[pypy-dev] Sandboxing in Pypy and Crunchy

Andre Roberge andre.roberge at gmail.com
Sun Dec 9 23:56:17 CET 2007

Hi Laura,

I should have known that you'd be one of the first to reply. ;-)

On Dec 9, 2007 6:04 PM, Laura Creighton <lac at openend.se> wrote:
> In a message of Sun, 09 Dec 2007 13:22:10 -0400, "Andre Roberge" writes:

> You may want to start by reading this.
> http://codespeak.net/pypy/dist/pypy/doc/sandbox.html

I had read that, but it was not clear to me.
> Cpython is the python you know and use, the one that is written in C.
> pypy-c is a pypy interpreter, which could be interpreting python, but
> could also be interpreting prolog, or javascript, or squeak -- and
> which produces as its output c code that you can run.  Just so you
> don't confuse them as you are reading.

Ok, I had more or less understood that.
> >
> >
> >Here are a few more specific questions:
> >
> >1 a. Is it possible to create a "sandboxed python interpreter" that
> >can be included as a module distributed with a cPython based program
> >(Crunchy) without having pypy included in the distribution?
> >1 b. If so, does that module has to be (pre-)compiled for a given
> >target machine?
> >
> >2. Is it possible to limit the time for a given process (as mentioned abo
> >ve)?
> >

> This list is the appropriate place for this discussion.  But so is
> #pypy on irc.freenode.net.  There you can hold real conversations,
> so its often faster to figure things out by talking to us there.
Sorry, I'm too old for the irc stuff ;-)

> Can you post the details of the architecture of crunchy?

Hmm, I'm not sure I can do that very well...   the best I can do I
think is to describe what it does.

1. Crunchy retrieves an html page.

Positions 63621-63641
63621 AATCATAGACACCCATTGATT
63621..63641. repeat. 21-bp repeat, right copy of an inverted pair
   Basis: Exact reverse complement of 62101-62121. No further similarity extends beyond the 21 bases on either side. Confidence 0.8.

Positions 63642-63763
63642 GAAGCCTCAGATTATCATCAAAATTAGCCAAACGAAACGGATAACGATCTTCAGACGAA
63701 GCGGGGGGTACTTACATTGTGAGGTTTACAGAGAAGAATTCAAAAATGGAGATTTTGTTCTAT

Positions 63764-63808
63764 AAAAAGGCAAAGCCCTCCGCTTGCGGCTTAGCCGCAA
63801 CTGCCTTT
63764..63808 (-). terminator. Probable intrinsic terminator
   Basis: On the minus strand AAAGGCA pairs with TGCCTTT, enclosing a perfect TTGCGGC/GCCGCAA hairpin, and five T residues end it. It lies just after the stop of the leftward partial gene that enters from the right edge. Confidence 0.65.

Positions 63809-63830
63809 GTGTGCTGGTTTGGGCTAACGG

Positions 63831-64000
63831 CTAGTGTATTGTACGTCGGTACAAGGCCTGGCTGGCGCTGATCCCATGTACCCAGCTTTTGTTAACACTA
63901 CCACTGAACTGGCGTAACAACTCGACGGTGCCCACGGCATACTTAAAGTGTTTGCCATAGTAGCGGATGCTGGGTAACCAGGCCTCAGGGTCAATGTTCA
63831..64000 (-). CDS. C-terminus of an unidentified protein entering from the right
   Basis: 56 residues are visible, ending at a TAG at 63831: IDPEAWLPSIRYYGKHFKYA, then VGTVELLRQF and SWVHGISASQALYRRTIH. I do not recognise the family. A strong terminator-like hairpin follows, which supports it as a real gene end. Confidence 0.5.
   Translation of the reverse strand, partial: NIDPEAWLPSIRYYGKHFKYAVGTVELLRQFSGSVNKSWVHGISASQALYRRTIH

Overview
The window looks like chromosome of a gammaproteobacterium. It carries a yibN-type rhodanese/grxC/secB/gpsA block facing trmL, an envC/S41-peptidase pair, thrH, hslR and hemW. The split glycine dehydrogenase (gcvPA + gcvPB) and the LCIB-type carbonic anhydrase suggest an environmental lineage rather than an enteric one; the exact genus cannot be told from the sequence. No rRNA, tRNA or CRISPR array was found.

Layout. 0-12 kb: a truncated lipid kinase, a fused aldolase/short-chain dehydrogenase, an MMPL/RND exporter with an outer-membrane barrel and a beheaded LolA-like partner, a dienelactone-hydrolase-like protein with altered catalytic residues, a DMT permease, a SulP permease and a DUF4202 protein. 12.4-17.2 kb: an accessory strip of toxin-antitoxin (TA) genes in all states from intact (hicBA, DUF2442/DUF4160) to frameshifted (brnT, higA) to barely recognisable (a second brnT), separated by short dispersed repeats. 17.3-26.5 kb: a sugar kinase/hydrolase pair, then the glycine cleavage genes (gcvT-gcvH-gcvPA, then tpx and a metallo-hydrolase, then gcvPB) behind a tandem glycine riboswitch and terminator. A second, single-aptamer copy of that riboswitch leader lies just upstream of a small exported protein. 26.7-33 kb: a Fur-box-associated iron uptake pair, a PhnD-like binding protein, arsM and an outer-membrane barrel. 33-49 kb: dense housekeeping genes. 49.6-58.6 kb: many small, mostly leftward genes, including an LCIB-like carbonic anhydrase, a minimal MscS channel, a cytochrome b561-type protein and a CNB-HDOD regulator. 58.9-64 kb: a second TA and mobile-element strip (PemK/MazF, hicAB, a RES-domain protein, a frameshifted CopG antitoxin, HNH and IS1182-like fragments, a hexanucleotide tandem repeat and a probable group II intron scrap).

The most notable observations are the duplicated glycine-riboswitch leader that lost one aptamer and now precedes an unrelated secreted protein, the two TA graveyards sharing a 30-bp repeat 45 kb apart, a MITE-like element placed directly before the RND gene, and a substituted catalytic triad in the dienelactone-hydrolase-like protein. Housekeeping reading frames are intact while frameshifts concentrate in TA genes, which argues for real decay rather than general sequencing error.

2. It process it, removing pre-existing javascript and various
undesired html tags
3. It identifies where it needs to add custom elements (new html tags
& javascript code)
4. It feeds the page to the browser, leaving a line of communication
open, waiting for user instruction.

At step 3. above, a new thread is started for each place in the page
where an interaction with a Python interpreter is required.
Following user interaction (click of a button or entering some code in
an html input box), the user code is fed back to the appropriate
interpreter (thread) and the result is sent back to the browser.  If I
recall correctly, the interpreter used is a small variation from
code.py included in Python standard library.    It is this part (I
believe) that needs to be sandboxed - a single module.

>  Where does
> the student's code run?  On the student's machine? or on the teacher's
> server machine?

Right now Crunchy is primarily used in a single user environment.  It
would be possible to host it on a server, but it would be very
insecure to do so.  Ideally it should be hosted in a secure way on a
server in most situations.

> The ability to sandbox is a property of the architecture of pypy.
> It's not a module that you could port to Cpython.  The person you
> want to sandbox has to be running pypy.

Darn :(    I was hoping I could somehow just call a sandboxed
interpreter module ....    Then again, it means that I'll have to try
pypy myself, and play with it - something I meant to do ... but did
not for lack of time. It also makes it more of a burden on potential
users  if they have to install pypy in addition to Crunchy.

Thanks for your clarifications,

> Laura

PS.  Yes, Laura, it is cold and there is snow (unusual at this time of
the year) in your beloved Nova Scotia ;-)

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